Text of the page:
• Enoxaparin
  • Eplerenone
  • Epoprostenol
  • Eptifibatide
  • Escitalopram
  • Ethacrynic Acid
  • Etodolac
  • Etofenamate
  • Etoricoxib
  • Felbinac
  • Fenoprofen
  • Fepradinol
  • Feprazone
  • Feverfew
  • Floctafenine
  • Flufenamic Acid
  • Fluocortolone
  • Fluoxetine
  • Flurbiprofen
  • Fluvoxamine
  • Fondaparinux
  • Furosemide
  • Ginkgo
  • Gossypol
  • Heparin
  • Hydrochlorothiazide
  • Hydrocortisone
  • Hydroflumethiazide
  • Ibuprofen
  • Iloprost
  • Imipramine
  • Indapamide
  • Indomethacin
  • Inotersen
  • Ketoprofen
  • Lepirudin
  • Levomilnacipran
  • Lithium
  • Lofepramine
  • Lornoxicam
  • Loxoprofen
  • Lumiracoxib
  • Magnesium Salicylate
  • Meadowsweet
  • Meclofenamate
  • Mefenamic Acid
  • Melitracen
  • Meloxicam
  • Mesalamine
  • Methotrexate
  • Methyclothiazide
  • Methylprednisolone
  • Metolazone
  • Milnacipran
  • Morniflumate
  • Nabumetone
  • Nadroparin
  • Nefazodone
  • Nepafenac
  • Niflumic Acid
  • Nimesulide
  • Nimesulide Beta Cyclodextrin
  • Nortriptyline
  • Olsalazine
  • Opipramol
  • Oxaprozin
  • Oxyphenbutazone
  • Paramethasone
  • Parecoxib
  • Parnaparin
  • Paroxetine
  • Pemetrexed
  • Pentosan Polysulfate Sodium
  • Pentoxifylline
  • Phenindione
  • Phenprocoumon
  • Phenylbutazone
  • Phenyl Salicylate
  • Piketoprofen
  • Piroxicam
  • Pixantrone
  • Polythiazide
  • Prasugrel
  • Prednisolone
  • Prednisone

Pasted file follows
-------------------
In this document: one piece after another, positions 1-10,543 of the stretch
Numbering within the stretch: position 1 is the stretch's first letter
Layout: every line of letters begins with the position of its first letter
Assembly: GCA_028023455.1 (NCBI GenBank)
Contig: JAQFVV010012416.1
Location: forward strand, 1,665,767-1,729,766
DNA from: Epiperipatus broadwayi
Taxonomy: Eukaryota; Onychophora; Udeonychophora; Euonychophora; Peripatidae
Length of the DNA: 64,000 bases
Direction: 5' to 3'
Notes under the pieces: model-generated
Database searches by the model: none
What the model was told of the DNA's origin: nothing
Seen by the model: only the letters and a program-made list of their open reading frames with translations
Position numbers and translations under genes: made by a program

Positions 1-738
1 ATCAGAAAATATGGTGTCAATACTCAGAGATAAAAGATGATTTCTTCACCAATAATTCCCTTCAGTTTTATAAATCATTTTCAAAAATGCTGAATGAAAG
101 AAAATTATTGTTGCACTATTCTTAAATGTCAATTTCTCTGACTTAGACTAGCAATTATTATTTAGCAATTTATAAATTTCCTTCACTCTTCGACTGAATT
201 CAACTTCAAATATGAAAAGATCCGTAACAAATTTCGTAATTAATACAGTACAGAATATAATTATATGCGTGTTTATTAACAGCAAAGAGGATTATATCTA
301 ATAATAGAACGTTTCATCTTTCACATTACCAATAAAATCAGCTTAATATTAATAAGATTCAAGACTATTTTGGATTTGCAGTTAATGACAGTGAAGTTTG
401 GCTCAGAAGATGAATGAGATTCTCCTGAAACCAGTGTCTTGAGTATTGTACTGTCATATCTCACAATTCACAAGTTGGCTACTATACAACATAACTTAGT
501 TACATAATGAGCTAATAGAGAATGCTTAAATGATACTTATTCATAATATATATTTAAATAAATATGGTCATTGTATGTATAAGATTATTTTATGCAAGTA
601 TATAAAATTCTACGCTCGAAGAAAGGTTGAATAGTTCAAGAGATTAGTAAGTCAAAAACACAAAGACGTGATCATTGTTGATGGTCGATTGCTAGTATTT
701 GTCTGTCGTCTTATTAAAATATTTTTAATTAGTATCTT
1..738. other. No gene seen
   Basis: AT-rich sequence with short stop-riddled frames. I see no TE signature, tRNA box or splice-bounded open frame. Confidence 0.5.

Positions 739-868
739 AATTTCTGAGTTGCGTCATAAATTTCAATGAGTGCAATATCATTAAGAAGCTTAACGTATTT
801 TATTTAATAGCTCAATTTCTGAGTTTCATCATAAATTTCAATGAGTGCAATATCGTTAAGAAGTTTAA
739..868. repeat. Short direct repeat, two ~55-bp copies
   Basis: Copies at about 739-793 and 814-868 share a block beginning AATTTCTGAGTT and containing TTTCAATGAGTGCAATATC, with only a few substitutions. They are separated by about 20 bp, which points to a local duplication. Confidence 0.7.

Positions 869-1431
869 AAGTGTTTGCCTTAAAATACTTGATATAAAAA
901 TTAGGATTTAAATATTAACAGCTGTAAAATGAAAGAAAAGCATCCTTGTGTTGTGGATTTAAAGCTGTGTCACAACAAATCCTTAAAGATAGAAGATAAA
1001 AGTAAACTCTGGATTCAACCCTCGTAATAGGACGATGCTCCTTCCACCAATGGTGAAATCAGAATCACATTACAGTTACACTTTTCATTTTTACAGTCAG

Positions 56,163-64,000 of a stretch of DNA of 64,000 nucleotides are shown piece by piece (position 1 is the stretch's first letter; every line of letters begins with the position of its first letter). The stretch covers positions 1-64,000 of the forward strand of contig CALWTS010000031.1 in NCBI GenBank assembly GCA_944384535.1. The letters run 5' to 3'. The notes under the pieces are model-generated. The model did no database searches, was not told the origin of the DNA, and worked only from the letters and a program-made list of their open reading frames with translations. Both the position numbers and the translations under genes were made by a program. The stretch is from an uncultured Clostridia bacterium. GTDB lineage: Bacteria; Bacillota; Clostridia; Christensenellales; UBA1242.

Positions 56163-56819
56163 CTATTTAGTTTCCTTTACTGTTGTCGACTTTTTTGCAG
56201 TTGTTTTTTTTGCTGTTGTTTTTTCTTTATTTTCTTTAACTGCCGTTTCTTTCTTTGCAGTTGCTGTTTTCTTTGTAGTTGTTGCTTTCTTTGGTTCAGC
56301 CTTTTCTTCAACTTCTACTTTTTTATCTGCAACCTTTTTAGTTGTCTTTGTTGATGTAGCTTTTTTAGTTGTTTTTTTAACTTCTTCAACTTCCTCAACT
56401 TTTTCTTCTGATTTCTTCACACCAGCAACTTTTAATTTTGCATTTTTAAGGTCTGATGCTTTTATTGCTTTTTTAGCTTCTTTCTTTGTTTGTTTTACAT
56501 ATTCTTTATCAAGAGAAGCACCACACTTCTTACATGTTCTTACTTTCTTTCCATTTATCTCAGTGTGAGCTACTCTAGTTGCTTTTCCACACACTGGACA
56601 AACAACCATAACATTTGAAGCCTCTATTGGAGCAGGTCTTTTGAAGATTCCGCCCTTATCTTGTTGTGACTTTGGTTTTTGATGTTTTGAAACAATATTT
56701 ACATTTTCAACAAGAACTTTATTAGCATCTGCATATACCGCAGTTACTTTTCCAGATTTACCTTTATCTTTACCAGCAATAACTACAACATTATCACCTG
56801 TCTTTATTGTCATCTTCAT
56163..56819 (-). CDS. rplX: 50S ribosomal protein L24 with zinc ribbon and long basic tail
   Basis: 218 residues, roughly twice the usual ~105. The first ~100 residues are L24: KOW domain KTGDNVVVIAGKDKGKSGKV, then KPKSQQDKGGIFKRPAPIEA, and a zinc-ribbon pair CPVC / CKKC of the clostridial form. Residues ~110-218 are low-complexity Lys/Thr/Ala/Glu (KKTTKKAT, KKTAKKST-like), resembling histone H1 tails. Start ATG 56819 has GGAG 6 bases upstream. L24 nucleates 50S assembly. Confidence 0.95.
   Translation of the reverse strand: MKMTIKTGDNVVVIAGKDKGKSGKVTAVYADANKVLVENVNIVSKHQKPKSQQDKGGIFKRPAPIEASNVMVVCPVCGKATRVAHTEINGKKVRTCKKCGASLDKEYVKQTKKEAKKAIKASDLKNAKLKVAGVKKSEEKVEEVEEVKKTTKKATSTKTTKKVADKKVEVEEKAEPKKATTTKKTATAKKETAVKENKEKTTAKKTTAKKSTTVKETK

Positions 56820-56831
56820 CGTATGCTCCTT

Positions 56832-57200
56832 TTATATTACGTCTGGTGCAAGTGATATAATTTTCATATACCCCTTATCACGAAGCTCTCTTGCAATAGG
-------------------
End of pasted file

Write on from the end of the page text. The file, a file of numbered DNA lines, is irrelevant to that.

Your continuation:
• Probenecid
  • Proglumetacin
  • Propyphenazone
  • Proquazone
  • Protein C
  • Protriptyline
  • Reboxetine
  • Reviparin
  • Rivaroxaban
  • Rofecoxib
  • Salicylamide
  • Salicylic Acid
  • Salsalate
  • Sertraline
  • Sibutramine
  • Sodium Salicylate
  • Spironolactone
  • Sulfasalazine
  • Sulindac
  • Tacrolimus
  • Tenofovir Disoproxil Fumarate
  • Tenoxicam
  • Tianeptine
  • Tiaprofenic Acid
  • Ticagrelor
  • Ticlopidine
  • Tinzaparin
  • Tirofiban
  • Tolfenamic Acid
  • Tolmetin
  • Torsemide
  • Trazodone
  • Treprostinil
  • Triamterene
  • Trichlormethiazide
  • Trimipramine
  • Trolamine Salicylate
  • Valdecoxib
  • Venlafaxine
  • Vilazodone
  • Vorapaxar
  • Vortioxetine
  • Warfarin
  • Xipamide

Using this medicine with any of the following medicines may cause an increased risk of certain side effects, but using both drugs may be the best treatment for you. If both medicines are prescribed together, your doctor may change the dose or how often you use one or both of the medicines.